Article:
All non-native Engli sh speaking stu­ dents who pursue degrees at Biola must take the Biola English Placement Exam (BEPE). Based upon the result of the tes t, students will be placed into the appropriate English Language classes . Students whose test scores are in the lower levels will take English classes only in ELSP, but they may move to higher levels after achieving satisfactory competence in the English language. Students who are placed in middle or higher levels may take other degree courses along 1vi th the English courses with permission of the ELS program advisor. While working through the program, students can continue to pur­ sue Biola Un iversity degrees without taking the TOEFL exam. ACADEMIC PROGRESS The academic standard for making good progress in the ELS program is a 3.0 (B) in each class. Any sn1dent fal ling below that standard will receive a grade of NC and will have to repeat that class. Those students given permission to take coursework outside the ELS program wh ile taking ELSP classes, must meet the minimum academic standards for the coursework to count in the degree program. CURRICULUM The ELS program is taught at six levels beginni ng at the I00 level. Stu­ dents at the lowest level are expected to complete the basic language train­ ing in three semesters. However, this is not assured since students achi eve col­ lege-level proficiency at different rates of time. Exit criteria from one level to another 1vill depend on objectives met at that level and final exams. Students at the 100-102 levels must take all courses A-D concurrently. These are : Listening/ Pronunciation (3 units), Read ing/ Writing (6 units), Gram­ mar/ Oral (3 uni ts), and one or two electives such as Survival Ski lls (2 units) and TOEFL Preparation (2 units). In addition, English Bible (2 units) fo r the advanced student is offered as a preparatory course for Biblical Sn1dies. All non-native speakers of English will be able to count I2 units of ELSP instruction (from the 102 level and above) toward graduat ion. For stu­ dents pursuing the B.A. degree , the I2 units of ELSP will satisfy the for­ eign language requirement. For stu­ dents pursuing the B.S. degree, four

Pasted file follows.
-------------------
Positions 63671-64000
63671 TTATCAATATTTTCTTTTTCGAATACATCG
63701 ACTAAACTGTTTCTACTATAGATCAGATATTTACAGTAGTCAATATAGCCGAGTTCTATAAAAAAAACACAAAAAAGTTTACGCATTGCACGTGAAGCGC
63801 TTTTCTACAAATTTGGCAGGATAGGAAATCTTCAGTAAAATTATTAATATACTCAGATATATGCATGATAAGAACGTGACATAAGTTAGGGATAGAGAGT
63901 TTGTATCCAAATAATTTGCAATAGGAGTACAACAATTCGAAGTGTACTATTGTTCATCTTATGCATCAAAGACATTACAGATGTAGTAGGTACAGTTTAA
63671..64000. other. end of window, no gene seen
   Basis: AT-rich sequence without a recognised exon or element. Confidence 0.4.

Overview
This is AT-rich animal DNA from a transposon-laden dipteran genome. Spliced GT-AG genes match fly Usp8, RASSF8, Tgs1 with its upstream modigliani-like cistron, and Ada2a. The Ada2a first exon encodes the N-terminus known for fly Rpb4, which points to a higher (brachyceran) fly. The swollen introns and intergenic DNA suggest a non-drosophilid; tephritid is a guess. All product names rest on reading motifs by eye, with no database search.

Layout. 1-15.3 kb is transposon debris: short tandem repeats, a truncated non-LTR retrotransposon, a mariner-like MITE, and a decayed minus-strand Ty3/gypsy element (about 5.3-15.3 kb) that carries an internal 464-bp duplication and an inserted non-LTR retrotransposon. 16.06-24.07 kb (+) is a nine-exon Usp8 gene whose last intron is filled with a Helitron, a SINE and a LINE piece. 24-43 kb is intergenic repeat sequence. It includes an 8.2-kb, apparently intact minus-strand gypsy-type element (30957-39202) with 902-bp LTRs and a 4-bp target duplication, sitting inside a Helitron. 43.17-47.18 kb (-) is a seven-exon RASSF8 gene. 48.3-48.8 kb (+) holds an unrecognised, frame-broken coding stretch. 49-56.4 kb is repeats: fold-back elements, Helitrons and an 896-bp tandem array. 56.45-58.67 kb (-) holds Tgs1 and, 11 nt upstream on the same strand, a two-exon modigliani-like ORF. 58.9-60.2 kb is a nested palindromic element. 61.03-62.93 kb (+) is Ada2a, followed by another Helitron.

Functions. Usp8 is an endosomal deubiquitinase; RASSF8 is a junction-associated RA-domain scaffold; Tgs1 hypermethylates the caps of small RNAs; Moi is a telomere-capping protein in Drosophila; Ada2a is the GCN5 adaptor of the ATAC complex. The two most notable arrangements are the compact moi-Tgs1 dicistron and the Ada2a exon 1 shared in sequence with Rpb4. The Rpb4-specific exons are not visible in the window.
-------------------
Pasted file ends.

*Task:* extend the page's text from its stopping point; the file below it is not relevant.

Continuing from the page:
Anew, fully equipped language cen­ ter is available to ELSP students. The lab is supplied 1vith taped materials, audio equipment, and computer software to help students improve their listening skills and enhance their pronunciation. A trained supervisor teaches basic com­ puter literacy and word processing. CLASSROOM OBSERVATIONS ELS students are encouraged to attend classes in the School of lntercul­ tural Studies and School ofTheology as "Educational Observers." As such, they wi ll not be enro ll ed as an audit or credit student and will not receive acad­ emic credit. Observation visits are to expose tl1e ELS students to acn1al class­ room con texts in order to assist them in developing essential academic sk ills such as active listening and note taking. HOUSING Biola 's on-campus housing offers a variety of living arrangements for international students. All students living on campus wi ll participate in a meal service plan. COURSES 1ODA Listening/Pronunciation (3) For non-native speakers 1vith no or very little proficiency in the English language. Focus is on understanding spoken Eng­ lish, producing the sounds of the English language and carrying on a simple con­ versation 1vith a native speaker. 1008 Reading/Writing (6) Practice in using a monolingual Eng­ lish dictionary, reading and fo llowing written directions, scanning and skim­ min g, recogn izing the main idea usin g con tex t clues to arrive at the meaning of unknown words and mak­ ing in ferences. Sentence and para­ graph development is emphasized. 100C Grammar/Speaking (3) Oral and written practice of grammat­ ical structures at the beginning level. 1ODD Survival Skills (2) Students part icipate in simul at ion s concern ing topics that will help tl1em ge t along in the United States such as building friendships, shopping, using the te lephone, go ing to the doctor, participating in social events, etc.

109 English for the Non-Native Speaker: Writing Workshop (3)

Individualized instruction in essay organ ization and coherence, wi th spe­ cial attention to pers iste nt errors. Credit for English 109 is con tingent on passing the English department essay test, which is administered at the end of each semester. Prerequisite: I07 or department placement. Fee: $25.